Sex Trafficking

Sex Trafficking

Sex trafficking violates human rights and harms health. Get resources to help your community.

Sex trafficking is a type of human traffickingExternal and is a form of modern day slavery.  It is a serious public health problem that negatively affects the well-being of individuals, families, and communities. Human trafficking occurs when a trafficker exploits an individual with force, fraud, or coercion to make them perform commercial sex or work.  Sex trafficking is defined by the amended Trafficking Victims Protection Act of 2000External as “the recruitment, harboring, transportation, provision, obtaining, patronizing, or soliciting of a person for the purpose of a commercial sex act.” It involves the use of force, fraud, or coercion to make an adult engage in commercial sex acts, but any commercial sexual activity with a minor, even without force, fraud, or coercion, is considered trafficking.  This type of violence exploits women, men, and children across the United States and around the world.  Sex trafficking is preventable. Understanding the shared risk and protective factors for violence can help us prevent trafficking from happening in the first place.

Risk & Impact

Trafficking victimization and perpetration share risks and consequences associated with child abuse and neglect, intimate partner violence, sexual violence, and gang violence.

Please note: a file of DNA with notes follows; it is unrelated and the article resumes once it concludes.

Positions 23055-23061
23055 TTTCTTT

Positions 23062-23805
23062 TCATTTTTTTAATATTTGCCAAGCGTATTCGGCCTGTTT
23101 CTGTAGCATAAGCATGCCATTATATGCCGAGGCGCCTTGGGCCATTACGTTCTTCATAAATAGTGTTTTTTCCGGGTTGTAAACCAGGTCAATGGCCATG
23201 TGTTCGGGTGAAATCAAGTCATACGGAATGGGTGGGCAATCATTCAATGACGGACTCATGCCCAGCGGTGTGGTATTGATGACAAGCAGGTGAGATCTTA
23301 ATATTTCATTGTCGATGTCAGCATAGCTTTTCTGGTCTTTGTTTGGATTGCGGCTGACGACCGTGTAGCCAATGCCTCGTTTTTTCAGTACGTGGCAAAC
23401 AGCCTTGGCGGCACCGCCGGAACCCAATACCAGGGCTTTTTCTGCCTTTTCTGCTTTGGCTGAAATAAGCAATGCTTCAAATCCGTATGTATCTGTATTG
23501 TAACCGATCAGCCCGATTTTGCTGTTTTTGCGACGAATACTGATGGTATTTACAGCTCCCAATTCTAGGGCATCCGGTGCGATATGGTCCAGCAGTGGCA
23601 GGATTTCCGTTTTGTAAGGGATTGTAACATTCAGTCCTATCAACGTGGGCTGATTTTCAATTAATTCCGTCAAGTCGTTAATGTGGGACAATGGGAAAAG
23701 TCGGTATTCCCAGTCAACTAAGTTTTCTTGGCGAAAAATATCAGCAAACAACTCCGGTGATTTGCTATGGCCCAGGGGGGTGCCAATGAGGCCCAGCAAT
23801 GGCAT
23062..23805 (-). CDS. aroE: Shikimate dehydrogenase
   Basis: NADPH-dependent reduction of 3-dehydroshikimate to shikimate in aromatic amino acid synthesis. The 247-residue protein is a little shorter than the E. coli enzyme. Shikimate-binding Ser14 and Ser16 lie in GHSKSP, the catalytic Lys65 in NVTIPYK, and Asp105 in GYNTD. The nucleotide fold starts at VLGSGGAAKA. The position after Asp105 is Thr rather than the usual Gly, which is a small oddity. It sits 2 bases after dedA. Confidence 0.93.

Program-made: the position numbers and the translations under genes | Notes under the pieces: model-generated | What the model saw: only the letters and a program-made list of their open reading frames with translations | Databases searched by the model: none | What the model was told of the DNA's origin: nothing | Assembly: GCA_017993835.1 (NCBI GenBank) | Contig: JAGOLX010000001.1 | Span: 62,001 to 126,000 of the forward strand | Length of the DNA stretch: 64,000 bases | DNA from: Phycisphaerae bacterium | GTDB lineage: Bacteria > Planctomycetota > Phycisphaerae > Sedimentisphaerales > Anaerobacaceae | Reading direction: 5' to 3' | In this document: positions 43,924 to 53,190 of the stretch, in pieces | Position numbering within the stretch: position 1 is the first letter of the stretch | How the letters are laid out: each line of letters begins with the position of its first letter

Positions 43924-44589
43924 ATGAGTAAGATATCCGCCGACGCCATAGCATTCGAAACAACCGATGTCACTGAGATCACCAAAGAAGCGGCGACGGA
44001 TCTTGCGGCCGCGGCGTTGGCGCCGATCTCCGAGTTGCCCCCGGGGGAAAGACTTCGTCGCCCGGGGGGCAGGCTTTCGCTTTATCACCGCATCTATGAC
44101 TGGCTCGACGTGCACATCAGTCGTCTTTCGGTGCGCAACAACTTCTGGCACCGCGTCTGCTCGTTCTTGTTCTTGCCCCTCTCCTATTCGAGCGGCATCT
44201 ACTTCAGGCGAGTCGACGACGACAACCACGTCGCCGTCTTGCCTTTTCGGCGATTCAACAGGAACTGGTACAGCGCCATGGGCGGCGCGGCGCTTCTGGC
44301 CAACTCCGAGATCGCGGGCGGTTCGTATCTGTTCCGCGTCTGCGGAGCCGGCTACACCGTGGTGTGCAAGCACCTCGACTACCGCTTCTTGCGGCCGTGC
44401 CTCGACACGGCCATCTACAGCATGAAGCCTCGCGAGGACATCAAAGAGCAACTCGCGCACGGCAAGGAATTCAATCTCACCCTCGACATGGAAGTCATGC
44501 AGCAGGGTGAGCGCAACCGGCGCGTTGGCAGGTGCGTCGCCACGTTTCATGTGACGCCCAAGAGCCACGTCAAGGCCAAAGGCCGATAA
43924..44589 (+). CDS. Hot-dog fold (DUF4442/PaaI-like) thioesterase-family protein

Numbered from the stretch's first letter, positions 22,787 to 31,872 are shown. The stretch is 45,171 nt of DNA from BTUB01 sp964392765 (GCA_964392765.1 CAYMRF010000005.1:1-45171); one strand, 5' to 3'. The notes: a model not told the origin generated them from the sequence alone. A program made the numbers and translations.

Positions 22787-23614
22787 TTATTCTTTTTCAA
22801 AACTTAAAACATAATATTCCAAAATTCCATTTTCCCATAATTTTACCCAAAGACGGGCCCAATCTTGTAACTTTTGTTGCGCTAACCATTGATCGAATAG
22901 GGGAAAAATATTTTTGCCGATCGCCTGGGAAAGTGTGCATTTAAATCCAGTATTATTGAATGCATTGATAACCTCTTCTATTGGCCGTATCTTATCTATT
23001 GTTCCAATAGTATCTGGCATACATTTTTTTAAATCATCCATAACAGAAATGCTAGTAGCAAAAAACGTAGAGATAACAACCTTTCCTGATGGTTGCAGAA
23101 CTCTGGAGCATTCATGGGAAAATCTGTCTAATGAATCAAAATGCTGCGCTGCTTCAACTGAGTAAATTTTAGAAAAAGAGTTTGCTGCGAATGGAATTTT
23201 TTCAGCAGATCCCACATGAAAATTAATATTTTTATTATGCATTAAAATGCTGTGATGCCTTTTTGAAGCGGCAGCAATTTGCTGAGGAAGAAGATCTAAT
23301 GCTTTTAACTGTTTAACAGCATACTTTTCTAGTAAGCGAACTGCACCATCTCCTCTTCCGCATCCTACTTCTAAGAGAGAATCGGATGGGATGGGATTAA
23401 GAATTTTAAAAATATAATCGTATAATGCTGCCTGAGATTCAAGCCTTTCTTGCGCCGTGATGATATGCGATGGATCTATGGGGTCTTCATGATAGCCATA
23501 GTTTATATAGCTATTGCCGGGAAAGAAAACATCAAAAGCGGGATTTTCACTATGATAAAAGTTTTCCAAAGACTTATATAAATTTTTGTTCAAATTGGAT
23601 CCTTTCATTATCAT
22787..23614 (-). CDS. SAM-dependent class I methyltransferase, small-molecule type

Victims can come from all backgrounds and become trapped in different locations and situations.

  • Many victims are women and girls, though men and boys are also impacted;
  • Victims include all races, ethnicities, sexual orientations, gender identities, citizens, non-citizens, and income levels;
  • Victims are trapped and controlled through assault, threats, false promises, perceived sense of protection, isolation, shaming, and debt; and
  • Victims do not have to be physically transported between locations to be victimized.

Perpetrators of human trafficking often target people who are poor, vulnerable, living in an unsafe situation, or searching for a better life. For example, youth with a history of abuse and neglect or who are homeless are more likely to be exploited.  Learn how to recognize the signs of human trafficking.External

Consequences of sexual violence, including sex trafficking, can be immediate and long term, including physical and relationship problems, psychological concerns, and chronic health outcomes.  Read more about common issues seen in victims of trafficking Cdc-pdf[44.4 KB, 2 Pages, Print Only]External.

What States and Communities Need to Know

Efforts have focused on increasing community awareness of human trafficking and addressing exploitation after it occurs.  Fewer programs and policies have been implemented and evaluated to reduce upstream risks that may prevent trafficking before it occurs. Strategies based on the best available evidence exist to prevent related forms of violence, and they may also reduce sex trafficking.  States and communities can implement and evaluate comprehensive efforts that:

  • Encourage healthy behaviors in relationships,
  • Foster safe homes and neighborhoods,
  • Identify and address vulnerabilities during health care visits,
  • Reduce demand for commercial sex, and
  • End business profits from trafficking-related transactions.

CDC’s suite of technical packages can help states and communities take advantage of the best available evidence to prevent violence. Each package is intended as a resource to guide and inform prevention decision-making in communities and states.  Learn more about how you can get started implementing the technical packages in your violence prevention work.

Victim & Survivor Services
Page last reviewed: February 13, 2019